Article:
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Judgment Enforcement

A court-imposed money judgment is an official note stating that a debt is owed by law. However, the court is not responsible for actually collecting the money owed. While courts can award damages and demand that companies or individuals pay your outstanding debt collection judgment, they cannot compel the debtors to give you the money physically. If the debtor doesn’t pay, you resort to hiring an enforcement agency like Reclaim Strategies.

Information Subpoena

The Information Subpoena is a legal document demanding an individual or entity to answer questions about where the debtor’s assets are located. Once the debtor’s assets have been identified, Reclaim Strategies may pursue a garnishment, seizure, or levy to satisfy the judgment.


Writ of Execution


A Writ of Execution is a court order granted to put in force a judgment of possession obtained by a plaintiff from a court. When issuing a writ of execution, a court typically will order a sheriff or other similar official to take possession of property owned by a judgment debtor. Wage garnishments are exercised to collect unpaid judgments, including court costs and the present value interest of the judgment. 

One-time Garnishment


A one-time garnishment is filed against the debtor’s bank and obligates the debtor’s bank to freeze any activity in the bank accounts and withhold the funds held in the accounts up to the judgment amount. The debtor is notified of the bank garnishment only after the financial institution has been served with the garnishment, preventing the debtor from withdrawing funds and avoiding the garnishment.


Continuous Garnishment


Continuous garnishments are filed against the debtor’s employer (also known as wage garnishment) or tenant (rent garnishment) and can last for a specific period depending on the County. When a garnishee is served with a continuing garnishment the garnishee is required to withhold a percentage of the debtor’s disposable income through the date on which the creditor returns to court.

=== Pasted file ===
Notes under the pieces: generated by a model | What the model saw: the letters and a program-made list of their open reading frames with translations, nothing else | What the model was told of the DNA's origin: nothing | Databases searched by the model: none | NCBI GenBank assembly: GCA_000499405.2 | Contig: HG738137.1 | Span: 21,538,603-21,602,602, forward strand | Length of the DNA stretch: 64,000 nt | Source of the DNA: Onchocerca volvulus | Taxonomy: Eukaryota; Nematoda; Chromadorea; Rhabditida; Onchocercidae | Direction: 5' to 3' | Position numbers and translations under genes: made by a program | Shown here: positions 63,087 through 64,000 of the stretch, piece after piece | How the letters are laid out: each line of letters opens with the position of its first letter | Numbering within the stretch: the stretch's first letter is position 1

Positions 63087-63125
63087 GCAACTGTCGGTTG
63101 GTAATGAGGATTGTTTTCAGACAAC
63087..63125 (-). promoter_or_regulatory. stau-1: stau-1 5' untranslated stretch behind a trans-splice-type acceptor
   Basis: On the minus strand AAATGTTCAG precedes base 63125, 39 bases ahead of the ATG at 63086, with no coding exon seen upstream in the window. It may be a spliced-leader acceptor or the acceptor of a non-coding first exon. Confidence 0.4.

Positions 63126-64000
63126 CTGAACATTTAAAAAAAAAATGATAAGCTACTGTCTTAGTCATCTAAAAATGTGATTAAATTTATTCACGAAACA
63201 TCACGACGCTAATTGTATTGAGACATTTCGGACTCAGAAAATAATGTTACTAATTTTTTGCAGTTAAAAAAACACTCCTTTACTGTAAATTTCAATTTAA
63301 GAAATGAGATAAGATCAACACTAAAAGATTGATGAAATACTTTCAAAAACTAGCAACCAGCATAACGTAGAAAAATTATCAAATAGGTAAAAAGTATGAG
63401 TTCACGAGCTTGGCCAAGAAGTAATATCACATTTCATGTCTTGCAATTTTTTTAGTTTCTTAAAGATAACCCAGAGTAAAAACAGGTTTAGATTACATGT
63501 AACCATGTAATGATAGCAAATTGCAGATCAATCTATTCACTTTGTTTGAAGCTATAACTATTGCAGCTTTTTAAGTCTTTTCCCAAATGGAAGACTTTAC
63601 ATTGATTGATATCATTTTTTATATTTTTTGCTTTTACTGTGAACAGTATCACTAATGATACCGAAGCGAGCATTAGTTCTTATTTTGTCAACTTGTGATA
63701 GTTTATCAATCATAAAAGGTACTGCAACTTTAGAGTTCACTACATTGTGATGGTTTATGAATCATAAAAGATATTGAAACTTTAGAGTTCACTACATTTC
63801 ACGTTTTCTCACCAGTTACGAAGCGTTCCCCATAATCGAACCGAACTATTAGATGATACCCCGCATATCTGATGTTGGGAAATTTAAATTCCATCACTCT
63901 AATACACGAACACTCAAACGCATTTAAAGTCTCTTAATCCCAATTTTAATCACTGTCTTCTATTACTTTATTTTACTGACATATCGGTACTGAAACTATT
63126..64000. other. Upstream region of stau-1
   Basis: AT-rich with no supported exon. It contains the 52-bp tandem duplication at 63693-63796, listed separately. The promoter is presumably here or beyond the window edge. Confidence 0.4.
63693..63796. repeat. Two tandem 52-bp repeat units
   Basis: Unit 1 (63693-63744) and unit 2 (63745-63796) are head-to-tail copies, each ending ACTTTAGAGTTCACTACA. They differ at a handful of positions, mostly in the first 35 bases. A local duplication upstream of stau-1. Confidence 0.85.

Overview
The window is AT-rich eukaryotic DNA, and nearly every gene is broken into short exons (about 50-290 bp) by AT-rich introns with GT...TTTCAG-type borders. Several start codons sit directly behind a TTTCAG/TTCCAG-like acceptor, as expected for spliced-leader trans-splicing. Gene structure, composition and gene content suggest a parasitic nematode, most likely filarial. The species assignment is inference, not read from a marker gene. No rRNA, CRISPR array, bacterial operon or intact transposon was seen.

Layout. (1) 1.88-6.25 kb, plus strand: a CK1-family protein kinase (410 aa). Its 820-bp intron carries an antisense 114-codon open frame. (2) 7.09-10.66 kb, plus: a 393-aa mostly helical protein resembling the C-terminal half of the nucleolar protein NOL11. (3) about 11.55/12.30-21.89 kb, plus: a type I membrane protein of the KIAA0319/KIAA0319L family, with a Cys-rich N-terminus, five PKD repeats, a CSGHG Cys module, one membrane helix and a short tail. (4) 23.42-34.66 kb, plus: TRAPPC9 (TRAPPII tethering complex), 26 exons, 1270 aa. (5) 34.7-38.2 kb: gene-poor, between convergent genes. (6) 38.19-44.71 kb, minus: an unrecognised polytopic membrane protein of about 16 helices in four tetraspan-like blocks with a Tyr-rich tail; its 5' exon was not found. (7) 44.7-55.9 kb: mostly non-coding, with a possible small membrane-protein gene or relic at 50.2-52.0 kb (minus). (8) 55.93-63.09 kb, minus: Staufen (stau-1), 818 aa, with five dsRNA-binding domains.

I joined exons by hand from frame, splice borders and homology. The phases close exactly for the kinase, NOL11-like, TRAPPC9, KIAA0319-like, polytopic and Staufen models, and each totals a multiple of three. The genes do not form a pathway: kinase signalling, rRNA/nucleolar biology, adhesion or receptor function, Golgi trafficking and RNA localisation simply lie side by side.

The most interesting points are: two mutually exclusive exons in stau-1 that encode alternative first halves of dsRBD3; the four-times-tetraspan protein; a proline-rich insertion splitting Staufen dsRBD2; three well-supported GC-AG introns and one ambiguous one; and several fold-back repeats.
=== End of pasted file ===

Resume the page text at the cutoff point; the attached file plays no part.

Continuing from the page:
A levy is a process in which the local Sheriff or Marshal seizes the judgment debtor’s personal property. This may include jewelry, automobiles, equipment, furniture, etc., to satisfy a money judgment. Liquidation occurs by selling the debtor’s property at a public auction. Proceeds from the sale of the debtor’s property are paid to the creditor.


Judgment Lien


A Judgment lien is a tool used in attaching an unpaid judgment onto real property owned by the debtor and recording it in the land records of any county in New York in which the debtor owns the property. Recording a judgment lien is a passive debt collection technique. When a judgment lien is recorded, it attaches to any real estate located in the debtor’s name. It will prevent a debtor from selling the property without first satisfying the unpaid judgment, including all attorneys’ fees, interest and court costs. Although a judgment lien may take longer to recover, the court awarded interest continues to accrue until it is sold.

#Collections #PostJudgment #DebtCollection #JudgmentRecovery #ReclaimStrategies

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